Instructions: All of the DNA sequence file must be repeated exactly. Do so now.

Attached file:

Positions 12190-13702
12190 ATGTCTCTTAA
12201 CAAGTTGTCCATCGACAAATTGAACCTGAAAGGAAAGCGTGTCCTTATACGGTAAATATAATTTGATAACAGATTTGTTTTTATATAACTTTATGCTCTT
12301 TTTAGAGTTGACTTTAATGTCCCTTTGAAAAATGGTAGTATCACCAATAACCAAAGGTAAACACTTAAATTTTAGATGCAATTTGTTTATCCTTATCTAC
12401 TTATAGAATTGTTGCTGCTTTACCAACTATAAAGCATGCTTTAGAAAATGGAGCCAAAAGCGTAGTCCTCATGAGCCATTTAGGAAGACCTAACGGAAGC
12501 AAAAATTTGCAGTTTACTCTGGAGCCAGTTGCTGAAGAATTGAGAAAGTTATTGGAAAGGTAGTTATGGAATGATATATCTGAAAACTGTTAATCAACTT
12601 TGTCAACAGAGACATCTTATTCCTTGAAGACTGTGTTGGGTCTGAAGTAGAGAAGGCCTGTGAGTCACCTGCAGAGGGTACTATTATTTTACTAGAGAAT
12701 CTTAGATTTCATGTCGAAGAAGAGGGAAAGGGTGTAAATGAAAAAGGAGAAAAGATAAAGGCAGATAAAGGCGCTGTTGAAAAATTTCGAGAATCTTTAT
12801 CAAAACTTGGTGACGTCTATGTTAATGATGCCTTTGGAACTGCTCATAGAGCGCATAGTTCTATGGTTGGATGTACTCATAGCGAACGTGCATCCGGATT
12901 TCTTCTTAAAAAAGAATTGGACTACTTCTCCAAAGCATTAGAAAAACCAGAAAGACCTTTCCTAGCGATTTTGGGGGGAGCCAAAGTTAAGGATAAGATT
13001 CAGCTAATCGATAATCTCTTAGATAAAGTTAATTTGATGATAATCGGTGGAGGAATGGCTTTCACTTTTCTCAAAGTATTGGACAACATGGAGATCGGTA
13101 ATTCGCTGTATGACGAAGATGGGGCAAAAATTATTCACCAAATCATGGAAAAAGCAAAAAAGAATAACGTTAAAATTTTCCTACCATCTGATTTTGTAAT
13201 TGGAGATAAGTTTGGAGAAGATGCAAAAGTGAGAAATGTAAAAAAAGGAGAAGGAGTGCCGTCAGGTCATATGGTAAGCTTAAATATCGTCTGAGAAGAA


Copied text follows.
Positions 12190-13702
12190 ATGTCTCTTAA
12201 CAAGTTGTCCATCGACAAATTGAACCTGAAAGGAAAGCGTGTCCTTATACGGTAAATATAATTTGATAACAGATTTGTTTTTATATAACTTTATGCTCTT
12301 TTTAGAGTTGACTTTAATGTCCCTTTGAAAAATGGTAGTATCACCAATAACCAAAGGTAAACACTTAAATTTTAGATGCAATTTGTTTATCCTTATCTAC
12401 TTATAGAATTGTTGCTGCTTTACCAACTATAAAGCATGCTTTAGAAAATGGAGCCAAAAGCGTAGTCCTCATGAGCCATTTAGGAAGACCTAACGGAAGC
12501 AAAAATTTGCAGTTTACTCTGGAGCCAGTTGCTGAAGAATTGAGAAAGTTATTGGAAAGGTAGTTATGGAATGATATATCTGAAAACTGTTAATCAACTT
12601 TGTCAACAGAGACATCTTATTCCTTGAAGACTGTGTTGGGTCTGAAGTAGAGAAGGCCTGTGAGTCACCTGCAGAGGGTACTATTATTTTACTAGAGAAT
12701 CTTAGATTTCATGTCGAAGAAGAGGGAAAGGGTGTAAATGAAAAAGGAGAAAAGATAAAGGCAGATAAAGGCGCTGTTGAAAAATTTCGAGAATCTTTAT
12801 CAAAACTTGGTGACGTCTATGTTAATGATGCCTTTGGAACTGCTCATAGAGCGCATAGTTCTATGGTTGGATGTACTCATAGCGAACGTGCATCCGGATT
12901 TCTTCTTAAAAAAGAATTGGACTACTTCTCCAAAGCATTAGAAAAACCAGAAAGACCTTTCCTAGCGATTTTGGGGGGAGCCAAAGTTAAGGATAAGATT
13001 CAGCTAATCGATAATCTCTTAGATAAAGTTAATTTGATGATAATCGGTGGAGGAATGGCTTTCACTTTTCTCAAAGTATTGGACAACATGGAGATCGGTA
13101 ATTCGCTGTATGACGAAGATGGGGCAAAAATTATTCACCAAATCATGGAAAAAGCAAAAAAGAATAACGTTAAAATTTTCCTACCATCTGATTTTGTAAT
13201 TGGAGATAAGTTTGGAGAAGATGCAAAAGTGAGAAATGTAAAAAAAGGAGAAGGAGTGCCGTCAGGTCATATGGTAAGCTTAAATATCGTCTGAGAAGAA